Genet is a catlike omnivorous mammals of the genus Genetta, family Viverridae.
There are 14 to 17 species of genets.
All species are native to Africa. The common genet was introduced to southwestern Europe during historical times.
They are found in a variety of habitats with dense vegetation, including woodlands, savannas and forests.
The average lifespan of a genet is about 8 years in the wild and about 13 in captivity. A male genet lived for 22.7 years in captivity.
Genets are from 40 to 60 centimeters (16 to 24 inches) long, excluding the 40 to 55 centimeters (16 to 22 inches) tail. They weigh from 1 to 3 kilograms (2.2 to 6.6 pounds).
Coloration varies among species but usually is pale yellowish or grayish, marked with dark spots and stripes; the tail is banded black and gray or white.
Genets have large eyes with elliptical pupils. They have triangular ears of medium size which can move about 80° from pointing forward to the side, and also from an erect position to pointing downwards. Their wet nose is important for both sensing smell and touch.
Genets are highly agile, have quick reflexes and exceptional climbing skills.
They walk, trot, run, climb up and down trees, and jump.
They live on the ground, but also spend much of their time in trees.
Genets are the only viverrids able to stand on their hind legs.
They are ferocious hunters, eating rodents, birds, bats, eggs, fish, frogs, lizards and insects, such as centipedes and scorpions.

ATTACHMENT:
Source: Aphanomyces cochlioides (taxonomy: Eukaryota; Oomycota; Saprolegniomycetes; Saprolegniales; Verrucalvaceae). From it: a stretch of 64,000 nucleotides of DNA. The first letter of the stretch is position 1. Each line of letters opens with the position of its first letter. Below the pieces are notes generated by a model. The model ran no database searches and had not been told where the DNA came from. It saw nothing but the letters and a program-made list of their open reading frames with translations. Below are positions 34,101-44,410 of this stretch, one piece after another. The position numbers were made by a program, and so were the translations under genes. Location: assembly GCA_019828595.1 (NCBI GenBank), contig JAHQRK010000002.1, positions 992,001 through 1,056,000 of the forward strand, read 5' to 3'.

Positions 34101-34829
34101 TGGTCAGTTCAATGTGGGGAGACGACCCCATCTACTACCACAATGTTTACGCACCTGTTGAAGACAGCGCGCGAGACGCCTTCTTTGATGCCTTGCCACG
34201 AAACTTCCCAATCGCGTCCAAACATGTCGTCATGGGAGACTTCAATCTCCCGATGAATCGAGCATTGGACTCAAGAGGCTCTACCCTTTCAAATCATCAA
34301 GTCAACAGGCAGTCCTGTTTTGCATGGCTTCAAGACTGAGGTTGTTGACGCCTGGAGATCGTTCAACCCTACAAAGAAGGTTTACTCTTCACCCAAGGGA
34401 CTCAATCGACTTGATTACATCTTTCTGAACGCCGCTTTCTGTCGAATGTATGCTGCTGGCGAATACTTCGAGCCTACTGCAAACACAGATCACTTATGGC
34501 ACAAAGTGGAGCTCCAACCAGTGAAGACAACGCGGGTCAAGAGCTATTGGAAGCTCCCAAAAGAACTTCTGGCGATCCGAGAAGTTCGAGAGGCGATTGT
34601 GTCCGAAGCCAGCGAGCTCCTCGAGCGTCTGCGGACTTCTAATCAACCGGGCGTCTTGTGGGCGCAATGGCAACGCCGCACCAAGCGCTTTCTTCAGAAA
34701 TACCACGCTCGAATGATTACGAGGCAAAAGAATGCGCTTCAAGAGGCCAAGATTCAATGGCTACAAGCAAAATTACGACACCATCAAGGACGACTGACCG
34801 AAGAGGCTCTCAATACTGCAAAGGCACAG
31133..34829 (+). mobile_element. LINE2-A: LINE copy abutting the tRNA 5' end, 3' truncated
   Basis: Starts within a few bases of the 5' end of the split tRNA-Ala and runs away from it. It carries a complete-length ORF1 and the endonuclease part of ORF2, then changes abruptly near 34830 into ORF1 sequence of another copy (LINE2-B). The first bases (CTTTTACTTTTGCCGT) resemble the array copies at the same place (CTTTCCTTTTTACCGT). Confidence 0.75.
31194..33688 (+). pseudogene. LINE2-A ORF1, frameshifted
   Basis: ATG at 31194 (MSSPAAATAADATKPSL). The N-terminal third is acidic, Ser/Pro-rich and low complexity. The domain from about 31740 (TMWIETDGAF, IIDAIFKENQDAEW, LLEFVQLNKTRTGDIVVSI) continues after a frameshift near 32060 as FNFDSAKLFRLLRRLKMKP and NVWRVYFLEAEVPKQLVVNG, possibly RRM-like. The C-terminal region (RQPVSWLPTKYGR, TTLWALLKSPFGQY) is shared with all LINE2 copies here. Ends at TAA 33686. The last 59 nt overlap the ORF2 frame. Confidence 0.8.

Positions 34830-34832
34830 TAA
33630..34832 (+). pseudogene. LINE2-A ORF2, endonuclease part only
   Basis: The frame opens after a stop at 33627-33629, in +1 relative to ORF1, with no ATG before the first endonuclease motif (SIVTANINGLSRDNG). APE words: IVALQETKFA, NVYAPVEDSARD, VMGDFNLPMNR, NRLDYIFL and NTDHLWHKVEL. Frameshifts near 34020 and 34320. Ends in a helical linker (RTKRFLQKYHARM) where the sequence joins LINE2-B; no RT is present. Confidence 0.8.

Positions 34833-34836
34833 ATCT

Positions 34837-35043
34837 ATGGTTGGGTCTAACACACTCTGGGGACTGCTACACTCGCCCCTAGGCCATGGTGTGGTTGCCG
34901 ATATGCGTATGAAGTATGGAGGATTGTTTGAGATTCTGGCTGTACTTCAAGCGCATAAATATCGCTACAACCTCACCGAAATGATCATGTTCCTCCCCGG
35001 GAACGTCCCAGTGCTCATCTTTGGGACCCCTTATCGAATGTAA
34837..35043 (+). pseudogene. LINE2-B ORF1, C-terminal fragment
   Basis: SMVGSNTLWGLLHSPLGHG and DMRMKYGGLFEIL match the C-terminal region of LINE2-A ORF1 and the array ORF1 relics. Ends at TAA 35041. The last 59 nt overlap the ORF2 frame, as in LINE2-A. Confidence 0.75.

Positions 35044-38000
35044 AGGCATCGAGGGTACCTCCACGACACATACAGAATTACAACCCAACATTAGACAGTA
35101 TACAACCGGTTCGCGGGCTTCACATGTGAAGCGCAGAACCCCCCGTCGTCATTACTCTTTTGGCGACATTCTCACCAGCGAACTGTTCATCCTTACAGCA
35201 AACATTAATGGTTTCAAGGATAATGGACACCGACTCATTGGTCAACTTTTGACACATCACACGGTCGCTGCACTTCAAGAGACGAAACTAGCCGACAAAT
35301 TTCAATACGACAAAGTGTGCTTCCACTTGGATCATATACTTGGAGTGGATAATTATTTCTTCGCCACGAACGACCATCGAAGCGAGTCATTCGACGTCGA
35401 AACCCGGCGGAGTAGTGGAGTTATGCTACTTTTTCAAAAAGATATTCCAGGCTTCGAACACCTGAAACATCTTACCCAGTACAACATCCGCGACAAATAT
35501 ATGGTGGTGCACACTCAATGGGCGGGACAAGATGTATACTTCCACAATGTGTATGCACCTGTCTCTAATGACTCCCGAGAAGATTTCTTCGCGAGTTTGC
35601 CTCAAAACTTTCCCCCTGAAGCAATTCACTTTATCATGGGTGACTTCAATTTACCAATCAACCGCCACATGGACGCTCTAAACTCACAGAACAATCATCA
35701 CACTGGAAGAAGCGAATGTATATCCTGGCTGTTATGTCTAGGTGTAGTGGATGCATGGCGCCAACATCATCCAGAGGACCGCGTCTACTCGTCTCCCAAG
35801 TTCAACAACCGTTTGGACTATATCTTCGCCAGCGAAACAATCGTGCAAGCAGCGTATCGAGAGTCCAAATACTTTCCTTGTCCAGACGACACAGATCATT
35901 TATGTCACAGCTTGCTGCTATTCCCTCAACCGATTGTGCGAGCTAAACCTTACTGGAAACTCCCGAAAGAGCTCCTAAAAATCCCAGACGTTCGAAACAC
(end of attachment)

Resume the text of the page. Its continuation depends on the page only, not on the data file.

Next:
They are usually solitary, except during mating and when females have offspring.
After a gestation period of 10 to 11 weeks, up to four young are born. Newborn common genets weigh 60 to 85 g (2.1 to 3.0 oz). They start eating meat at around seven weeks of age, and are fully weaned at four months of age. When five months old, they are skilled in hunting on their own.
The etymological origin of the word ‘genet’ is uncertain; it might originate from the Greek prefix gen meaning bear and the New Latin suffix etta meaning “small”. Or it may be a derivation of the Arab name Djarnet, or from Old French ‘genete’, from Spanish ‘gineta’.
In 2014, a camera trap in the Hluhluwe–iMfolozi Park captured a large spotted genet riding on the back of two different buffalo and a rhinoceros. This was the first time a genet was recorded hitch-hiking.
Pet genets are mostly common genets, rusty-spotted genets or Cape genets.
Loss of habitat due to deforestation and conversion of land to agriculture is a major threat for the crested servaline genet and Johnston’s genet. They are listed as Vulnerable on the IUCN Red Lists.
The aquatic genet is listed as Near Threatened on the IUCN Red List.